So I’m well aware that a lot of folks may have not watched it yet, so I’m gonna try and be as spoiler free with my review/preview as I can manage. Set ten years before the original five year mission of the Enterprise, the main character of Discovery is Sonequa Martin-Green as  Michael Burnham. She was orphaned by a Klingon attack on Doctari Alpha, raised by Sarek and Amanda Grayson on Vulcan (one of the continuity issues that some geeks are upset about,) and booted out of Starfleet in disgrace after the events of the two part pilot episode that ended with her captain and mentor,  Philippa Georgiou (played perfectly byMichelle Yeoh) dead and the Federation and the Klingon Empire at war.

Micheal is given a second chance when the experimental starship the USS: Discovery rescues her from her exploding prison transport. Captain  Gabriel Lorca, played with gusto by Jason Isaacs, takes her under his wing… kind of. The rest of the cast is also excellent, Mary Wiseman is delightful as Sylvia Tilly, Micheals roommate and an earnest cadet with her eye on the command track. Doug Jones plays  Saru, Discovery’s first officer and Micheals former friend. A Kelpian, a species that was originally bred as prey for another species, Saru provides a unique and alien perspective. Wilson Cruz is Doctor Hugh Culber,  the partner of Engineer Paul Stamets, played by Anthony Rapp (who has made some non-Trek related news recently, and is also excellent at Twitter.) The two became the first openly gay Star Trek characters on TV.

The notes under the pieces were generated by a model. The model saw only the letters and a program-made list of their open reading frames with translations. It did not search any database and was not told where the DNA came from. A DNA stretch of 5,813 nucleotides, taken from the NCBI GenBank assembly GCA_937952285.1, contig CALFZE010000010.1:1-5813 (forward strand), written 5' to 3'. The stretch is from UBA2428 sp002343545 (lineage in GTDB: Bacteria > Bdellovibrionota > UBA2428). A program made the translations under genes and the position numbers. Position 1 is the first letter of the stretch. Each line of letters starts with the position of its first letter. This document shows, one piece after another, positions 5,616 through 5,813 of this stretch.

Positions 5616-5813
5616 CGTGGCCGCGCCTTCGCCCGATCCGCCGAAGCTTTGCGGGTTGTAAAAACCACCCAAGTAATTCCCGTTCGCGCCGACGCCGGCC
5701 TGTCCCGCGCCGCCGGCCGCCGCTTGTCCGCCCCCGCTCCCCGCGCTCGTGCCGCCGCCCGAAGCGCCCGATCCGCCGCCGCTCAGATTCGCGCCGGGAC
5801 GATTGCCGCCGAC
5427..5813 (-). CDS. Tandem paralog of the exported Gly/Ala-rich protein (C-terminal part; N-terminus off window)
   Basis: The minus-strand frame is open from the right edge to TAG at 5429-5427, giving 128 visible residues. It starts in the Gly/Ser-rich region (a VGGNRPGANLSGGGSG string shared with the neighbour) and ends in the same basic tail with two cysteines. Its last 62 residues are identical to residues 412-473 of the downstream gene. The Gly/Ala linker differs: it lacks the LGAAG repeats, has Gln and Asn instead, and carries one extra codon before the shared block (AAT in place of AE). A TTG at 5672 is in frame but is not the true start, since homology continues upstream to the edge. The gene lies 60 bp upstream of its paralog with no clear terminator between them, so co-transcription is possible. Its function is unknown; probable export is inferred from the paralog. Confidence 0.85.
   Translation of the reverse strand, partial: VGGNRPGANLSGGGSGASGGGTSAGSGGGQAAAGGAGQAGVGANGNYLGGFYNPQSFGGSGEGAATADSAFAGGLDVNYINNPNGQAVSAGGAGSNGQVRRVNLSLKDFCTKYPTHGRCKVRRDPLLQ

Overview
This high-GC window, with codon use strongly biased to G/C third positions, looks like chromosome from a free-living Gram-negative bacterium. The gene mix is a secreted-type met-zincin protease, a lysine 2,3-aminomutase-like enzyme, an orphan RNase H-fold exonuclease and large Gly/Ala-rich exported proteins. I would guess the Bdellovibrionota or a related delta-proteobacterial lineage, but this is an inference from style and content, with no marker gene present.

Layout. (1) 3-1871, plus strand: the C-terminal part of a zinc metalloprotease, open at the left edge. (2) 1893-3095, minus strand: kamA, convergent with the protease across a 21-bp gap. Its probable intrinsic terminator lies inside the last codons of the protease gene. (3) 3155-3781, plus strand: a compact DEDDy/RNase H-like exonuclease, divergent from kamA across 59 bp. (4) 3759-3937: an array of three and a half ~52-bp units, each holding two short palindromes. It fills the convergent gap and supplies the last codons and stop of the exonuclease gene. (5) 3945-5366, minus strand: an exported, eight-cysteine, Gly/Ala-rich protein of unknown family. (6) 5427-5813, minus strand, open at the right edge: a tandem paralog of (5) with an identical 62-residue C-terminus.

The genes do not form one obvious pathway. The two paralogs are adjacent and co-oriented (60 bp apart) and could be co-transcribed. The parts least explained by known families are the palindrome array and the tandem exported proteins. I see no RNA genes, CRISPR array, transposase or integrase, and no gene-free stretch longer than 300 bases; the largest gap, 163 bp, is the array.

As opposed to The Orville, which is designed much more like the original “planet of the week” format of old school Star Trek, Discovery is serialized rather than episodic. The show follows the crew and Micheal as they attempt to perfect the ship’s strange drive mechanism in order to win the war with the Klingons. There’s a lot more action than any previous iteration of Trek, and the special effects are movie theatre quality. Once again no spoilers, but by the end of the season there have been some seriously fun hijinks, some incredible drama and some awesome sci fi.

I loved it. Like anything Trek I can quibble. I have never been a fan of turning the inscrutable and cruel original series Klingons into the bat’leth swinging warrior race with bad teeth of TNG. And Discovery’s Klingon’s are even more like Space Orcs than Worf and friends. A lot of fans are disappointed in the focus on warfare, but I for one was happy to see the first war between Federation and Klingons hashed out.

Thursday promises another great season, as we’ll get to know Kirk’s predecessor in the captian’s chair of the Enterprise, Christopher Pike, meet Micheals adopted brother Spock, and solve an all new galaxy spanning mystery. I cannot wait.